In what follows, we concentrate on purchases of government debt, though one should bear in mind that while more is possible, it is not necessarily desirable.

How, then, would this strategy work? Following this avenue, the Fed could purchase any government debt with positive yields–for example, longer-term Treasuries. In broad terms, reducing the supply of these securities forces the private sector to re-balance its portfolio.

The yields on the securities whose supply has shrunk must fall, in order to make people content with holding less of them. The prices of these assets, which move in the opposite direction from yields, must rise.

For consumers, the lower yields reduce saving and spur consumption. For businesses, the lower yields can mean a lower cost of funds, while the rise in the assets’ prices can improve businesses’ balance sheets or give them more valuable collateral with which to secure financing.

This strategy, while indeed the simplest to implement, is not without problems:

First of all: No one, we believe, has a good quantitative sense of the mechanics of this strategy–that is, what size operations are needed to secure a given stimulus? While the Fed has managed longer-term yields at various times in the 1940s, ‘50 and ‘60s, the last time such a strategy was implemented was nearly 40 years ago.

Second, if the short riskless rate is zero, but other rates are positive, those rates must be positive for reasons–to compensate the holders of those assets for some form of illiquidity or risk. Under this strategy, the Fed takes those risks onto its balance sheet.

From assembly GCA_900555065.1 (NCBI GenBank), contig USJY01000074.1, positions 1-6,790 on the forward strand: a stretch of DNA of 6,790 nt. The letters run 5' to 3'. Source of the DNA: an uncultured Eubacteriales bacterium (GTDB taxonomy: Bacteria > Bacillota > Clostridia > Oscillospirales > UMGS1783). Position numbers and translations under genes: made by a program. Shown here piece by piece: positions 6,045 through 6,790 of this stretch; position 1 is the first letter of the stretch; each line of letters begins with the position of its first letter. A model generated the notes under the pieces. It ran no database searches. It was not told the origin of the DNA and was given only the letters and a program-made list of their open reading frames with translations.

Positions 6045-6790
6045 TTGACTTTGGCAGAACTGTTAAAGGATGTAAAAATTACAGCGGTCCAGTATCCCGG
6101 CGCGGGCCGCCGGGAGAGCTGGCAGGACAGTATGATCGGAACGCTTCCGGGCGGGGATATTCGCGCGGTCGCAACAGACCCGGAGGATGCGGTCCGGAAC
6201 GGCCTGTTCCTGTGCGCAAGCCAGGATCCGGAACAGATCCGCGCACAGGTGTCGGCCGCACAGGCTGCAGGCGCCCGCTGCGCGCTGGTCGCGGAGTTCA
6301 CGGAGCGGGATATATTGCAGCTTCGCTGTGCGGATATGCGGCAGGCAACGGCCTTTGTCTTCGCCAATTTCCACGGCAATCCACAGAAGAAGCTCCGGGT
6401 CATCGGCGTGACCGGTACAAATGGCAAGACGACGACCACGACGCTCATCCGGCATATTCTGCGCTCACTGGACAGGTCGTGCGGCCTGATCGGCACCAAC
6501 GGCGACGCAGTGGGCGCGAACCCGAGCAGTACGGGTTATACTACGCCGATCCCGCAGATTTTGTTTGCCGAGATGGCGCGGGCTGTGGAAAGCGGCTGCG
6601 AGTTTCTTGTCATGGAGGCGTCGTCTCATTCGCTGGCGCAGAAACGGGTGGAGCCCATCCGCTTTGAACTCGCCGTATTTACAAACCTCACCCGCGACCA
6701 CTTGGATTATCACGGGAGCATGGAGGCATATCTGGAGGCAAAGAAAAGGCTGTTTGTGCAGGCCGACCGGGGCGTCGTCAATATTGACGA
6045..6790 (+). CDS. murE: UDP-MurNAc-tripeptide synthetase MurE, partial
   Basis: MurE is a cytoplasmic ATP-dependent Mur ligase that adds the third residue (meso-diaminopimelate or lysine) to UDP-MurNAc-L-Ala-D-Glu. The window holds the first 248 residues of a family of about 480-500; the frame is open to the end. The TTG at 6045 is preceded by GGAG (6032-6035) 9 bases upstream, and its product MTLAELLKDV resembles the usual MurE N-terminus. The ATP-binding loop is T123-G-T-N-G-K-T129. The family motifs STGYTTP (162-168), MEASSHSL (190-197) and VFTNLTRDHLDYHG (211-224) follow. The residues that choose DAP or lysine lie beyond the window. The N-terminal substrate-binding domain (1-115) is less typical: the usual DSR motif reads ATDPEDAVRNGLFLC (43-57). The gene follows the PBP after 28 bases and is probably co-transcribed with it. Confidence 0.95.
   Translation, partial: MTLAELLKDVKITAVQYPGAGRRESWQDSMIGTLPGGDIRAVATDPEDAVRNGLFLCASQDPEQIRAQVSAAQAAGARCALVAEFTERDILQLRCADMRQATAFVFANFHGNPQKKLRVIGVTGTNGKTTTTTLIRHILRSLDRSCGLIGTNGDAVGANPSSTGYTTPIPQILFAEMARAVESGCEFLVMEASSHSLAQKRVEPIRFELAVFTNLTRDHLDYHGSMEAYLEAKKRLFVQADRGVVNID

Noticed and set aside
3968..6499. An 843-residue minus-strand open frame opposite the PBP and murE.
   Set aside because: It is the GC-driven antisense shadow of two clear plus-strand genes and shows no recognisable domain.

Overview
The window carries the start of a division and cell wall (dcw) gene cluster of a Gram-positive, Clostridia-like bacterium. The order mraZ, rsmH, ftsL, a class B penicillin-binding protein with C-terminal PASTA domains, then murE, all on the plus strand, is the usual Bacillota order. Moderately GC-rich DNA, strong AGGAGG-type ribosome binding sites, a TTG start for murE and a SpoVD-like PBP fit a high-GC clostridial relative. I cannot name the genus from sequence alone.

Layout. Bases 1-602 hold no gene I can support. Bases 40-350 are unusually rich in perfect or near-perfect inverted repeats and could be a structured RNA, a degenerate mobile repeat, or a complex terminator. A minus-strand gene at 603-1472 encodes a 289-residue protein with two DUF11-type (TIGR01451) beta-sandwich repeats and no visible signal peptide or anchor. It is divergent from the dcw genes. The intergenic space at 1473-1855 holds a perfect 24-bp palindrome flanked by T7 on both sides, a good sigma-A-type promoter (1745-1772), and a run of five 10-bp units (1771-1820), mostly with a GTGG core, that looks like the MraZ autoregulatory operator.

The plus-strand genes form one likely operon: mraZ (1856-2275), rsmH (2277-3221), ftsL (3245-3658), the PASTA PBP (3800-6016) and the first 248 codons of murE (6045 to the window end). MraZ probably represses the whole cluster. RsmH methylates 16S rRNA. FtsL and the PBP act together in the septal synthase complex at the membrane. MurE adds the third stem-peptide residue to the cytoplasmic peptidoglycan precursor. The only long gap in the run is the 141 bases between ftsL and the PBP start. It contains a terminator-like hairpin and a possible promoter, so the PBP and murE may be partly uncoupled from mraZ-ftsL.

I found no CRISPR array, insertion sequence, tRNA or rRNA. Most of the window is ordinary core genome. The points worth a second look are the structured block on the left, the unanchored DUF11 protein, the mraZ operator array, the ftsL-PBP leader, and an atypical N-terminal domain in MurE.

This leads us to a third point: the Fed is almost guaranteed to take a capital loss on its portfolio. If the strategy works, the economy picks up, interest rates go up, bond prices go down, and the value of the Fed’s holdings of longer-term Treasuries falls.

Finally, narrowing the yield spread between assets of long and short maturity can stress

institutions, such as banks, that profit from that spread. On the other hand, it must be

noted, a wave of deflation-induced loan defaults would no doubt also be stressful for



In conclusion…

We’ve seen that open-market purchases of Treasury bills–the Fed’s standard method for stimulating the economy over the past 40 years–become ineffective as short-term interest rates approach zero.

With Treasury bill rates so near zero, the Fed will need to be open to alternatives to standard policy and stand ready to vigorously pursue them if the economy remains weak.

In the event it must act alone, the Fed’s best policy option is probably open-market purchases of longer-term government bonds. Efforts to influence longer-term Treasuries are not unprecedented: they were fairly common in the 1940s and early 1950s. But that’s not to say that reorienting Fed policy would be problem-free: there are good reasons why the Fed usually aims its efforts on the short end of the yield curve.

If standard policy options are exhausted, the Fed’s quiver is by no means empty. But the arrows that remain are less familiar and, perhaps, not quite as straight as the ones that have already been fired.

Evan F. Koenig, Vice President

Jim Dolmas, Senior Economist

Federal Reserve Bank of Dallas

May 2003





Related subjects :